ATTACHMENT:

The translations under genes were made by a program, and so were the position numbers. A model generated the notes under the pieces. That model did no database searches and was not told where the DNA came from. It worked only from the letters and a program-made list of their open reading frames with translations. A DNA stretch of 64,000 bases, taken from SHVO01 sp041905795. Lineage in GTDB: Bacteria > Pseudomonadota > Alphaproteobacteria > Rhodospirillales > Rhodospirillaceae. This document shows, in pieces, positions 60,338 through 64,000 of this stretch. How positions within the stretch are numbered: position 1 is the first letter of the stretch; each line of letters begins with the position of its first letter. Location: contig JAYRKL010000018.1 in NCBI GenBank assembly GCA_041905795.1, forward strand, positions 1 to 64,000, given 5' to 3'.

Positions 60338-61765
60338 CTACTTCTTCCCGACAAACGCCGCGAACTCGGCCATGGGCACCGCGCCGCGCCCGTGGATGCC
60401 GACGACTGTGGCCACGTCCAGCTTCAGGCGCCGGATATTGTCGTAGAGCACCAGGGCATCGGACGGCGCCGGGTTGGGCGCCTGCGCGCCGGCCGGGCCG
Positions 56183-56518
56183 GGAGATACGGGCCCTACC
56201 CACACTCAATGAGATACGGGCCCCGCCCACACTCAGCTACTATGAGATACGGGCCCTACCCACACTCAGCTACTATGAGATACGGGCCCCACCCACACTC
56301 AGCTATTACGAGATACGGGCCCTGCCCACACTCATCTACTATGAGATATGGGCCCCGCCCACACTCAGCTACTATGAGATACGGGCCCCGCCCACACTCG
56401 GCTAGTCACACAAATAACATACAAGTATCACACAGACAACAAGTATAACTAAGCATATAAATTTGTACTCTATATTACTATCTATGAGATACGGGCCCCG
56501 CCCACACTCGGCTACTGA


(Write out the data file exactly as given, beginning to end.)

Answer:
The translations under genes were made by a program, and so were the position numbers. A model generated the notes under the pieces. That model did no database searches and was not told where the DNA came from. It worked only from the letters and a program-made list of their open reading frames with translations. A DNA stretch of 64,000 bases, taken from SHVO01 sp041905795. Lineage in GTDB: Bacteria > Pseudomonadota > Alphaproteobacteria > Rhodospirillales > Rhodospirillaceae. This document shows, in pieces, positions 60,338 through 64,000 of this stretch. How positions within the stretch are numbered: position 1 is the first letter of the stretch; each line of letters begins with the position of its first letter. Location: contig JAYRKL010000018.1 in NCBI GenBank assembly GCA_041905795.1, forward strand, positions 1 to 64,000, given 5' to 3'.

Positions 60338-61765
60338 CTACTTCTTCCCGACAAACGCCGCGAACTCGGCCATGGGCACCGCGCCGCGCCCGTGGATGCC
60401 GACGACTGTGGCCACGTCCAGCTTCAGGCGCCGGATATTGTCGTAGAGCACCAGGGCATCGGACGGCGCCGGGTTGGGCGCCTGCGCGCCGGCCGGGCCG
Positions 56183-56518
56183 GGAGATACGGGCCCTACC
56201 CACACTCAATGAGATACGGGCCCCGCCCACACTCAGCTACTATGAGATACGGGCCCTACCCACACTCAGCTACTATGAGATACGGGCCCCACCCACACTC
56301 AGCTATTACGAGATACGGGCCCTGCCCACACTCATCTACTATGAGATATGGGCCCCGCCCACACTCAGCTACTATGAGATACGGGCCCCGCCCACACTCG
56401 GCTAGTCACACAAATAACATACAAGTATCACACAGACAACAAGTATAACTAAGCATATAAATTTGTACTCTATATTACTATCTATGAGATACGGGCCCCG
56501 CCCACACTCGGCTACTGA